“I’m Done, Now What?” The Key (Ring) To Teaching Writing

Photo provided by Amy Gregory.

Beginning Writer’s Workshop can be an exciting time in a classroom. Students enjoy decorating their notebooks and jotting down their potential story ideas. They help in setting up what the norms of Writer’s Workshop are going to look like in their classroom for the year. There are new tools to try, new organizers, and new partners to share their stories with.

Pretty soon mini-lessons have begun and students start developing some of their seed ideas into stories. You are now a couple of weeks into workshop mode and it is going great, and as the teacher you are able to observe student’s writing interests and their stamina until you hear the words that you knew were coming … I’m done! What do I do now?

This is when that peaceful writing environment can begin to unravel if you are not careful.   Often, “I’m done” spreads fast and furious around the classroom. It can send the best of educators running for the hills!  You want to begin conferencing but now realize that you are outnumbered. So what are you to do? Even if you have another teacher in the room to help, you will soon have a line of students waiting to conference with you.

Take a step back at this point, and try not to become overwhelmed.  You will get to know each student as a writer throughout the year, but it is not going to happen immediately especially when students are waiting to meet with you. Your goal as their teacher is to teach them to help themselves within all disciplines. Well, it is no different with writing.  Many say that the best time a student improves as a writer is when they are able to meet one-on-one with their teacher. Yet, this cannot occur daily; you are lucky if you can do it weekly.

If you can set a goal that you will get to each student once during the week, that would be ideal. As far as timing, it does not always work out that you are free to meet with them or that they are truly ready for a conference.  Often when you meet with a student there are so many aspects of their piece that you want them to develop or change, and you want to share them all and help them to make the piece perfect. As writing teachers we all know that is the wrong thing to do.

Students need to be able to:

  • Take ownership of their piece
  • Know that you are helping them grow as a writer, not to make their piece perfect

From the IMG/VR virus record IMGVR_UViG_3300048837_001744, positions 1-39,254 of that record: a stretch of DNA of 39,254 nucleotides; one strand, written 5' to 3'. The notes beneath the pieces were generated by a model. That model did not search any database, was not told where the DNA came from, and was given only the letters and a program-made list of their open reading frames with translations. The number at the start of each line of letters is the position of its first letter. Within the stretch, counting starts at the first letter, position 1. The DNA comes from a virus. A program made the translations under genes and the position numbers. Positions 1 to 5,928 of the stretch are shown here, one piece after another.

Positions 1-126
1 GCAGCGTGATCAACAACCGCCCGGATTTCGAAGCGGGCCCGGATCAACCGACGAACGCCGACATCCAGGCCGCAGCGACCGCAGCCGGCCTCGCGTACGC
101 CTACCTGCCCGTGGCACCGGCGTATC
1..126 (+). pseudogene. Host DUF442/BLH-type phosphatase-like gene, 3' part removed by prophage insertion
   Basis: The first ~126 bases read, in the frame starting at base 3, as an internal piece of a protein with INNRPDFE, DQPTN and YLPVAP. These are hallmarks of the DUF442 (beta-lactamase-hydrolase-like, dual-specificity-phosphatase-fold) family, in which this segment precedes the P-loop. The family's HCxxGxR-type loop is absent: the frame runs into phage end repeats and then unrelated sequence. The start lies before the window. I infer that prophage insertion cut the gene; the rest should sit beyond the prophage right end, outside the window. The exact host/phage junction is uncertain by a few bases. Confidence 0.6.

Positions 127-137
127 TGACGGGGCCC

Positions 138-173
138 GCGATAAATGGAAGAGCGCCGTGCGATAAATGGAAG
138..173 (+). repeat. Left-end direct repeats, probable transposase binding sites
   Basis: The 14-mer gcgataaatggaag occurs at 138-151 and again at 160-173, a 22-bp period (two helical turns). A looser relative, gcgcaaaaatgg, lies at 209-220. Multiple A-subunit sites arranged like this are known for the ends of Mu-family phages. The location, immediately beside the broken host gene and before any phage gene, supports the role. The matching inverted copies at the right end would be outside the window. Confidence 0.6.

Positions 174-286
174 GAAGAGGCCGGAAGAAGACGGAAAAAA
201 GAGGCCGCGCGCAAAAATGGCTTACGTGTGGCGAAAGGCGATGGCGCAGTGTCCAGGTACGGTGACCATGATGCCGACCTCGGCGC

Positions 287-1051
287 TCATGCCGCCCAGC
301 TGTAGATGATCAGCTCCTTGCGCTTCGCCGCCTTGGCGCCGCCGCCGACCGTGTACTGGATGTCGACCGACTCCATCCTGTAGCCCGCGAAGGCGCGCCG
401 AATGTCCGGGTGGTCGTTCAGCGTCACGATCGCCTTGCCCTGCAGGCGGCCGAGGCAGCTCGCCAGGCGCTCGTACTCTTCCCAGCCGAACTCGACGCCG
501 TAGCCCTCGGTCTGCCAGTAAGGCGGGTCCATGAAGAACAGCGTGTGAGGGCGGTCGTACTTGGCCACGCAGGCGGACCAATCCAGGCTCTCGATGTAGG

• Become critical readers of their own text
  • Feel that this is their piece to grow and develop

One way I have gotten around the long conference lines and overwhelming feelings is by handing students a set of questions on a key ring. This is a way for them to step back and look at their piece while they are not in the midst of writing it. I have even had students do this with their writing partner (if they were both done).  They are to go through each question and answer for themselves or their partner how they have met each question. Almost every time, students are adding on, grabbing extra small slips of paper to staple and arrow to additional text.  They are learning to help themselves as writers by analyzing the piece and improve upon it. That has been an amazing thing for me to see because at this point while I know the topic they are writing, often I have not even seen their piece yet. It also helps because when they do get to meet with me in a conference, there is less that needs to be done, less advice to give, and I can send them away with one to two suggestions and feel good about where they are at with their piece.

My questions on the key ring include:

  • What topic, event, or idea am I trying to write about?
  • Have I done a good job telling about the whole topic, event, or idea?
  • Are there any parts that I need to tell more about to help my reader understand?
  • How does the story flow? Is it choppy in any places that I could fix?
  • Is my story exciting in any places? Could I make it more exciting?
  • Can my reader make a mental movie as they read my story?
  • What is my reader going to think about my story?
  • What will my reader feel after reading this story?

In the classroom, I practice this with a draft story I wrote so that students can see me modeling how I would answer these questions out loud. This helps them slow down and value each question in addition to seeing how it will help their writing piece.

You can make these questions into cards yourself, and I also have them available at my TpT store in a pdf document for you to print, mount, hole punch, and attach to a key ring here.

Good luck conferencing, and I hope this helps your writers become more reflective and independent over time!

 

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  1. Pingback:Southern Education Desk – Using VOKI With Writer’s Workshop

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